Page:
Selected American Wisdom Writers
With so many texts to choose from, we’ve limited these selections to passages that relate to spirituality in some way.
Here are a few highlights from various American wisdom writers, in no particular order.
The Brain Is Wider Than the Sky
The Brain—is wider than the Sky—
For—put them side by side—
The one the other will contain
With ease—and you—beside—
The Brain is deeper than the sea—
For—hold them Blue to Blue—
The one the other will absorb—
The Brain is just the weight of God—
For—Heft them—Pound for Pound—
And they will differ—if they do—
As Syllable from Sound—
Hope Is the Thing With Feathers
“Hope” is the thing with feathers—
That perches in the soul—
And sings the tune without the words—
And never stops—at all—
And sweetest—in the Gale—is heard—
And sore must be the storm—
That could abash the little Bird
That kept so many warm—
I’ve heard it in the chillest land—
And on the strangest Sea—
It asked a crumb—of me.
We Never Know How High We Are
We never know how high we are
Till we are called to rise;
And then, if we are true to plan,
Our statures touch the skies—
The Heroism we recite
Would be a daily thing,
Did not ourselves the Cubits warp
For fear to be a King—
Excerpts from Leaves of Grass:
“Divine am I inside and out, and I make holy whatever I touch or am touch’d from.”
“Why should I wish to see God better than this day?
I see something of God each hour of the twenty-four, and each moment then,
In the faces of men and women I see God, and in my own face in the glass;
I find letters from God dropped in the street, and everyone is signed by God’s name.”
“Do I contradict myself?
Very well then I contradict myself.
(I am large, I contain multitudes.)”
“Not I, nor anyone else can travel that road for you.
You must travel it by yourself.
It is not far. It is within reach.
Perhaps you have been on it since you were born, and did not know.
Perhaps it is everywhere — on water and land.”
“I celebrate myself, and sing myself,
And what I assume you shall assume,
For every atom belonging to me as good belongs to you.”
Nothing Gold Can Stay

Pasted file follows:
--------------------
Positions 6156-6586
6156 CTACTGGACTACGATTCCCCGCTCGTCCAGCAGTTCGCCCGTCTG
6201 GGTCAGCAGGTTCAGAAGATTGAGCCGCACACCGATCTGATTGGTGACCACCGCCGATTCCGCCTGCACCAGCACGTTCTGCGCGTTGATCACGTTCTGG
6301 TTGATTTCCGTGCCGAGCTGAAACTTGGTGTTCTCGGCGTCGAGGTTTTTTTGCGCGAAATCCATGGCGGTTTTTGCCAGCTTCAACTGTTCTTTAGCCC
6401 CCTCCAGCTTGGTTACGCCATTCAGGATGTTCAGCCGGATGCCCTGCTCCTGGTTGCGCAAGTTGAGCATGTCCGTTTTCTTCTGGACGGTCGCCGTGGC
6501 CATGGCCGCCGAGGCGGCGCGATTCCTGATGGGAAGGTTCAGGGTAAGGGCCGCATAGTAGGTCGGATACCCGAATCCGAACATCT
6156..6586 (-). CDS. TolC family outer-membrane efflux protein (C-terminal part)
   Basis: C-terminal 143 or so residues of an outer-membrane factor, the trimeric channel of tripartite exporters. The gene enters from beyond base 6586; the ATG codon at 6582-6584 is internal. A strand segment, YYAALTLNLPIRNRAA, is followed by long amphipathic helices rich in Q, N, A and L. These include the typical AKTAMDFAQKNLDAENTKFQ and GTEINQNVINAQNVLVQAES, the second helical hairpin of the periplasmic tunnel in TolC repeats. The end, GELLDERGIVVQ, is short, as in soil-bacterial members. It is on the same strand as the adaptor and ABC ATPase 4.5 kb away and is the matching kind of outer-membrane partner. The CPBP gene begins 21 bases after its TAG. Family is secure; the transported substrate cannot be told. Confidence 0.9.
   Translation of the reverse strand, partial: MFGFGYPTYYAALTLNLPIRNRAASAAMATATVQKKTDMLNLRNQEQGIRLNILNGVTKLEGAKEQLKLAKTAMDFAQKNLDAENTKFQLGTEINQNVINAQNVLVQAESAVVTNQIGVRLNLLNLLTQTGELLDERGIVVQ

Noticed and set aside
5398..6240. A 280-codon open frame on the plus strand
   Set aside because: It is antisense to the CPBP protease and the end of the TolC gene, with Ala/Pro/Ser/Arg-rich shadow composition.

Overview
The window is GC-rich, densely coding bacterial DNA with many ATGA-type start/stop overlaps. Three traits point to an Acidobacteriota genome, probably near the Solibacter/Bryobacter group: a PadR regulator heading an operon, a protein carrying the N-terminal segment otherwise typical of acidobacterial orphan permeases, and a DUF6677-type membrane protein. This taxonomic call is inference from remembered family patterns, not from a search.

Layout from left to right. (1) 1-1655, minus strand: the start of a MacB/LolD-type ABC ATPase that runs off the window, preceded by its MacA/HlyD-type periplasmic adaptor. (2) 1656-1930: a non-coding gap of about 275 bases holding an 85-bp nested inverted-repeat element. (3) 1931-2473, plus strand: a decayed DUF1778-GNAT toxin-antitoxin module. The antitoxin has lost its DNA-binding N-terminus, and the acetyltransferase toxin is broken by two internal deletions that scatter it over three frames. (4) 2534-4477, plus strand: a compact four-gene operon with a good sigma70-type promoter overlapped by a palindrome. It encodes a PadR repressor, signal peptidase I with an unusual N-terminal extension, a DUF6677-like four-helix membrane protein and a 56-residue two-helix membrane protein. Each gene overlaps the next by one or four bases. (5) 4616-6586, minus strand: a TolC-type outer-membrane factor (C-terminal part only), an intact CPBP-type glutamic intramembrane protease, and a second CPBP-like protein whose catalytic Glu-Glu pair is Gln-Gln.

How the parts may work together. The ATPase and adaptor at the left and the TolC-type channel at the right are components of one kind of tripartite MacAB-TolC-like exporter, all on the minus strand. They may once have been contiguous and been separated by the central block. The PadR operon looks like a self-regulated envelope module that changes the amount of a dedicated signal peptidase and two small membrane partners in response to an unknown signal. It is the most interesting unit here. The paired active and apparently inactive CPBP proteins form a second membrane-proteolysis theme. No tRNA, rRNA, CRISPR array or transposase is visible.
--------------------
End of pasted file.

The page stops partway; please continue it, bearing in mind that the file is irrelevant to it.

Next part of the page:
“Nature’s first green is gold,
Her hardest hue to hold.
Her early leaf’s a flower;
But only so an hour.
Then leaf subsides to leaf.
So Eden sank to grief,
So dawn goes down to day.
Nothing gold can stay.”
Dust of Snow
“The way a crow
Shook down on me
The dust of snow
From a hemlock tree
Has given my heart
A change of mood
And saved som part
Of a day I had rued.”
“The best way out is always through.”
“I am not a teacher, but an awakener.”
“In three words I can sum up everything I’ve learned about life: it goes on.”
“How many things would you attempt
If you knew you could not fail?”
“We dance round in a ring and suppose,
But the Secret sits in the middle and knows.”
To fling my arms wide
In some place of the sun,
To whirl and to dance
Till the white day is done.
Then rest at cool evening
Beneath a tall tree
While night comes on gently,
Dark like me—
That is my dream!
To fling my arms wide
In the face of the sun,
Dance! Whirl! Whirl!
Till the quick day is done.
Rest at pale evening . . .
A tall, slim tree . . .
Night coming tenderly
Black like me.
I, Too, Sing America
I, too, sing America.
I am the darker brother.
They send me to eat in the kitchen
When company comes,
But I laugh,
And eat well,
And grow strong.
I’ll be at the table
When company comes.
Say to me,
“Eat in the kitchen,”
They’ll see how beautiful I am
And be ashamed–
I, too, am America.
You do not have to be good.
You do not have to walk on your knees
For a hundred miles through the desert, repenting.
You only have to let the soft animal of your body
love what it loves.
Tell me about despair, yours, and I will tell you mine.
Meanwhile the world goes on.
Meanwhile the sun and the clear pebbles of the rain
are moving across the landscapes,
over the prairies and the deep trees,
the mountains and the rivers.
Meanwhile the wild geese, high in the clean blue air,
are heading home again.
Whoever you are, no matter how lonely,
the world offers itself to your imagination,
calls to you like the wild geese, harsh and exciting —
over and over announcing your place
in the family of things.
Ralph Waldo Emerson
“The only way to have a friend is to be one.”
“Nature is the symbol of spirit.”
“What strength belongs to every plant and animal in nature. The tree or the brook has no duplicity, no pretentiousness, no show. It is, with all its might and main, what it is, and makes one and the same impression and effect at all times.”
“Money often costs too much.”
“To different minds, the same world is a hell, and a heaven.”
“Trust thyself: every heart vibrates to that iron string. Accept the place the divine providence has found for you.”
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